Investigating the Somatic Body in Virtual Reality
: Exposing and Exploring the Perception Gap Between Seeing and Feeling in Participatory Performance

Student thesis: Doctoral ThesisDoctor of Philosophy (PhD)

Abstract

As a dance practitioner who works extensively with somatic and improvisation practices, my experience of entering into a virtual environment (VE) using virtual reality technologies (VR) brings about a tension between my moving, sensing body and the visual pull of the virtual environment – a perception gap between seeing and
feeling. This experience and sensation, my response to the technology, has formed the basis of this practice-as-research project which delves into the complexity of the virtuality and corporeality of bodies and environments using a multi-person VR framework. The project methodology combines somatic-dance practices with participation in VR to investigate experiences of expanded perception through re calibrating sensory awareness. Specifically, this research opens up possibilities for activating synaesthetic and expanded modes of perception which challenge normative, visually dominant sensory modalities. Chapter One lays out and discusses critical fields of theory and practice as a contextual framing for the research. Chapter Two frames and discusses two sets of workshops and their emergent themes: Ways of Seeing workshops at the Bodily Undoing symposium at Bath Spa University with somatic-dance practitioners (2017), and The Felt Sense workshops at Knowle West Media Centre with public participants (2018). The third and final chapter details and critically frames the participatory performances of Figuring (2018) and Soma (2019) which, building on the workshops, embed and craft somatic-dance practices as part of a three-part model for participation with multiperson VR. The design and sequencing of Figuring and Soma participant journeys are discussed, alongside critical issues of care, agency and touch, activated and considered through a dancerly lens. The thesis concludes in offering recommendations for further research across the fields of dance/performance, HCI, psychology and the social sciences.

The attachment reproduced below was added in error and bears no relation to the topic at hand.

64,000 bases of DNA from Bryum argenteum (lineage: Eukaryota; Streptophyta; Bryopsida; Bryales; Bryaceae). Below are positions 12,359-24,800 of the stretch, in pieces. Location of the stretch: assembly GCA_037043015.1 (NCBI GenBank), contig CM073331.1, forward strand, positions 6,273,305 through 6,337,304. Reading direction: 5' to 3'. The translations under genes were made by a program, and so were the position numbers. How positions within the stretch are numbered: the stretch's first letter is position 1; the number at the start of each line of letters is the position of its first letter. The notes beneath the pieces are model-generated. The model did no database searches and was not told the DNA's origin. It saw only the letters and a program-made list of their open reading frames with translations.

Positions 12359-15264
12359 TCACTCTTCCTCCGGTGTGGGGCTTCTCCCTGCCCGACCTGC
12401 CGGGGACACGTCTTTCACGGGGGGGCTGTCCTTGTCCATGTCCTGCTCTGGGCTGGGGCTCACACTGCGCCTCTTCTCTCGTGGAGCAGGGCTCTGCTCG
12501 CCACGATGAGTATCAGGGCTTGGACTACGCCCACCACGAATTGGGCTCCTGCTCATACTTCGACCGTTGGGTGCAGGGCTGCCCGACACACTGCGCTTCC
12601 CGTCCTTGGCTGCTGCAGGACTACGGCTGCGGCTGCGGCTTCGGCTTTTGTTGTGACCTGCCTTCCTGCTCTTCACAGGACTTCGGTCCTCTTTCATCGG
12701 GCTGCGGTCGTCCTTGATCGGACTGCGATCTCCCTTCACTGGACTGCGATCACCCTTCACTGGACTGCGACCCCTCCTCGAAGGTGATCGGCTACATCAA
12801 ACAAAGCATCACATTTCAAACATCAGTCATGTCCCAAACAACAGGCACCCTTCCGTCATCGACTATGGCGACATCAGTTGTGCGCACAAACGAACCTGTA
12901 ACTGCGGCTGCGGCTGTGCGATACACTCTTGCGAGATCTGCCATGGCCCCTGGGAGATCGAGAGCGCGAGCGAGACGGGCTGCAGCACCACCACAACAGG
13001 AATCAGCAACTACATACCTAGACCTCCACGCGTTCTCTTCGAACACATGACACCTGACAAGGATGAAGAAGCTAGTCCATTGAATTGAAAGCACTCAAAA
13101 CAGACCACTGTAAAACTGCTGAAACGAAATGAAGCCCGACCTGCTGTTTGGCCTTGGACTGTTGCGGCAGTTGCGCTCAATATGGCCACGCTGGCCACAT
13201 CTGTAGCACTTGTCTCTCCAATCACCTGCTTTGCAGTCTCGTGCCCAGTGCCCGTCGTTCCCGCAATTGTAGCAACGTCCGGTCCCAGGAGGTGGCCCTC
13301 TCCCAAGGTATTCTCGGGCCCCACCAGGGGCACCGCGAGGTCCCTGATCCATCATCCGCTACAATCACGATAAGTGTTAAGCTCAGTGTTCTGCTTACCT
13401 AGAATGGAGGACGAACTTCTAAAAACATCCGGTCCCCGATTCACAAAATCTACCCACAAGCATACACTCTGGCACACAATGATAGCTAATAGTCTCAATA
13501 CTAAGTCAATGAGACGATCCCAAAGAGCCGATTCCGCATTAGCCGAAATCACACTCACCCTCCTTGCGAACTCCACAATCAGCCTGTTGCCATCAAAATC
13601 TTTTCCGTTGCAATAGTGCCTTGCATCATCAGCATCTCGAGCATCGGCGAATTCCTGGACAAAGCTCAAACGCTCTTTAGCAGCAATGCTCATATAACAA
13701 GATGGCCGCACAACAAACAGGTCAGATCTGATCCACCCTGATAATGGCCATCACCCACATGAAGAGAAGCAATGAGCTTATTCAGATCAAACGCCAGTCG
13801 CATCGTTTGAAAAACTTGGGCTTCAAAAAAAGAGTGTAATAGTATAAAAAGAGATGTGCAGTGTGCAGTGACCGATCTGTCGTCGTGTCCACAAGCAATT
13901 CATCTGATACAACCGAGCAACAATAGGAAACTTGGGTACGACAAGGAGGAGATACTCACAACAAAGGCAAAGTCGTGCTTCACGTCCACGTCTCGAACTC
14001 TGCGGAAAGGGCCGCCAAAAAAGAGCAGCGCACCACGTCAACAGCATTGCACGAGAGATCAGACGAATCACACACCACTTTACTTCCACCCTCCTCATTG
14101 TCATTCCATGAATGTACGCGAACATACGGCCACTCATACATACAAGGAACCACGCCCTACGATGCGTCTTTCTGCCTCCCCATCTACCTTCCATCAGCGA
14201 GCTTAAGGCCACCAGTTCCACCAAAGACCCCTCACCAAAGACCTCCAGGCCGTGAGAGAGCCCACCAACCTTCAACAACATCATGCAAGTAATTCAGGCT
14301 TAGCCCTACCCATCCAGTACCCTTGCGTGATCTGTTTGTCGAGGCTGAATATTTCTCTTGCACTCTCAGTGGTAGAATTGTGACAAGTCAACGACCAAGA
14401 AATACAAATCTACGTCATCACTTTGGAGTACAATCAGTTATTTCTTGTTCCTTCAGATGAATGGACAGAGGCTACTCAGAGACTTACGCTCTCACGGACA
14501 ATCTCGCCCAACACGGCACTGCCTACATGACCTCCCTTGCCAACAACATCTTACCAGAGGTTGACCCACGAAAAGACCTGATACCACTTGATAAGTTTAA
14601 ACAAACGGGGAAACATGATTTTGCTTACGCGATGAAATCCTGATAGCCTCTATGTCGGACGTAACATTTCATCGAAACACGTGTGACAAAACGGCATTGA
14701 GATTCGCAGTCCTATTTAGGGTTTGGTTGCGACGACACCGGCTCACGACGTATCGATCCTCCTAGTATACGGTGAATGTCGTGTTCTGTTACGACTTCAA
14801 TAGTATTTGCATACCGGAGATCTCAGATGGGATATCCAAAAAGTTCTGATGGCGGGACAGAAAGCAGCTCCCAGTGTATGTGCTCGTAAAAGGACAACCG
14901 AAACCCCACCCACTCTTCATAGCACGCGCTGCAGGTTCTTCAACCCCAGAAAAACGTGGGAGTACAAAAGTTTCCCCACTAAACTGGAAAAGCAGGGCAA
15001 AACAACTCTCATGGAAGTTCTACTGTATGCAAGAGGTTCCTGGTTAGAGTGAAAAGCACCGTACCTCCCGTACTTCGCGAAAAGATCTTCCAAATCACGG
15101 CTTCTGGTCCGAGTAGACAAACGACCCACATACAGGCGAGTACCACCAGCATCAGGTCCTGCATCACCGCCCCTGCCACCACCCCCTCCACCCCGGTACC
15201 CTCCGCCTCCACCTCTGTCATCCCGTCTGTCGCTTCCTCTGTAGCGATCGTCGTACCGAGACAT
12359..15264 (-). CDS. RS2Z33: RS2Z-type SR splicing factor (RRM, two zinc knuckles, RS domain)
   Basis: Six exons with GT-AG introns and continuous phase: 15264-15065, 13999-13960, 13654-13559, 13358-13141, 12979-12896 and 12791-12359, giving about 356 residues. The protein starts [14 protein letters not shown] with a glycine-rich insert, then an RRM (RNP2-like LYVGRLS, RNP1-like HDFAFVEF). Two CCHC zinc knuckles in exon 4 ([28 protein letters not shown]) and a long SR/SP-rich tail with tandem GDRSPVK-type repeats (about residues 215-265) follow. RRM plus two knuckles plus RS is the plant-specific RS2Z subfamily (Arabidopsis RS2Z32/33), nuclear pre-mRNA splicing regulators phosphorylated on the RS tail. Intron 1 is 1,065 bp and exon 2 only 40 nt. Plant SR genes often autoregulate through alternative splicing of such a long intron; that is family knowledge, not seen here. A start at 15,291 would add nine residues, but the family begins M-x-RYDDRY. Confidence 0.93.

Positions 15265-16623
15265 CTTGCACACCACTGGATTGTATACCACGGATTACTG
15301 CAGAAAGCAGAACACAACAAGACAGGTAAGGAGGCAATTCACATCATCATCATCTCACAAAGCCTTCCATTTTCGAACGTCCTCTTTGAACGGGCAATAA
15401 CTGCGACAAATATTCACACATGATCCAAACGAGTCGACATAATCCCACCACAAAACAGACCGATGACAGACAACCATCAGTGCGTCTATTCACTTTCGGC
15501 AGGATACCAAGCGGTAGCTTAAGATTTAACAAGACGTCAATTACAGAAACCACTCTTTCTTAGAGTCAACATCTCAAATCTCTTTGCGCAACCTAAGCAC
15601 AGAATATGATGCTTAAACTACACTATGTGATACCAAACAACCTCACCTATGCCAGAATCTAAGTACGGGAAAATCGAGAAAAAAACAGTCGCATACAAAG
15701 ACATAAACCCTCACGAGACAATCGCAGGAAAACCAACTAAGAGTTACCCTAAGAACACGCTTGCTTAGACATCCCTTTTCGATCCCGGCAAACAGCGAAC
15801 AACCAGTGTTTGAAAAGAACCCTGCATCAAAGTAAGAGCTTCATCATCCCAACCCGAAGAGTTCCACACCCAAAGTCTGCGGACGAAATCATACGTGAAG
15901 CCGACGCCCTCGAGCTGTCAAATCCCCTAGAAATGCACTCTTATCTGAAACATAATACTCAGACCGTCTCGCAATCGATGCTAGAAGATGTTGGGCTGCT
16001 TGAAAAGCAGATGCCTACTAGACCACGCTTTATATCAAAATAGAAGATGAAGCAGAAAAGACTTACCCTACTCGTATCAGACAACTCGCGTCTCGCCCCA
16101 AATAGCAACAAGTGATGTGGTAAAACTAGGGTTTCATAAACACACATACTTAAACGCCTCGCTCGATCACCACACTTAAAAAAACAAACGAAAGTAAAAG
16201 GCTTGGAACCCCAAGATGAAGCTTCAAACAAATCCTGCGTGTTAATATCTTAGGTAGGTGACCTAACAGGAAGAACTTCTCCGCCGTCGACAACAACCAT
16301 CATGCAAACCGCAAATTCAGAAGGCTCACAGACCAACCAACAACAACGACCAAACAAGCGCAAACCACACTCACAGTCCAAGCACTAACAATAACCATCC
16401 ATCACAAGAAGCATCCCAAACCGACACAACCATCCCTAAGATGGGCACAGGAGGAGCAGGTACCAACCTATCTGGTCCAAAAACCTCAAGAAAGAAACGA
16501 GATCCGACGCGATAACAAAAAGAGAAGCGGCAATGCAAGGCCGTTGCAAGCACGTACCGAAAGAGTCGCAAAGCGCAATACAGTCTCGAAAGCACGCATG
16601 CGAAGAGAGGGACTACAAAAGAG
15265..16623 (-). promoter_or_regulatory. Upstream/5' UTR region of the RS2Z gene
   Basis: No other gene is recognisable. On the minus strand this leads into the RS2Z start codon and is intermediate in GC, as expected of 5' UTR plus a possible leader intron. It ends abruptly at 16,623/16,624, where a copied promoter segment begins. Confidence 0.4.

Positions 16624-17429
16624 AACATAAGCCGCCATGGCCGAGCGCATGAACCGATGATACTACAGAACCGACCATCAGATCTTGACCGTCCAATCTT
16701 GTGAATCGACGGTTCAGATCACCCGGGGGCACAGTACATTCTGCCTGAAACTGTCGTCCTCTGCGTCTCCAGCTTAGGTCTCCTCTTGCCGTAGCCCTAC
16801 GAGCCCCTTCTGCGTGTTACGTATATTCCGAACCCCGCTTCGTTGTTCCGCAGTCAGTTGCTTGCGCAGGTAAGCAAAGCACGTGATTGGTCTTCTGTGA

Date of Award24 Jun 2021
Original languageEnglish
Awarding Institution
  • The University of Bristol
SupervisorSimon Jones (Supervisor) & Angela Piccini (Supervisor)

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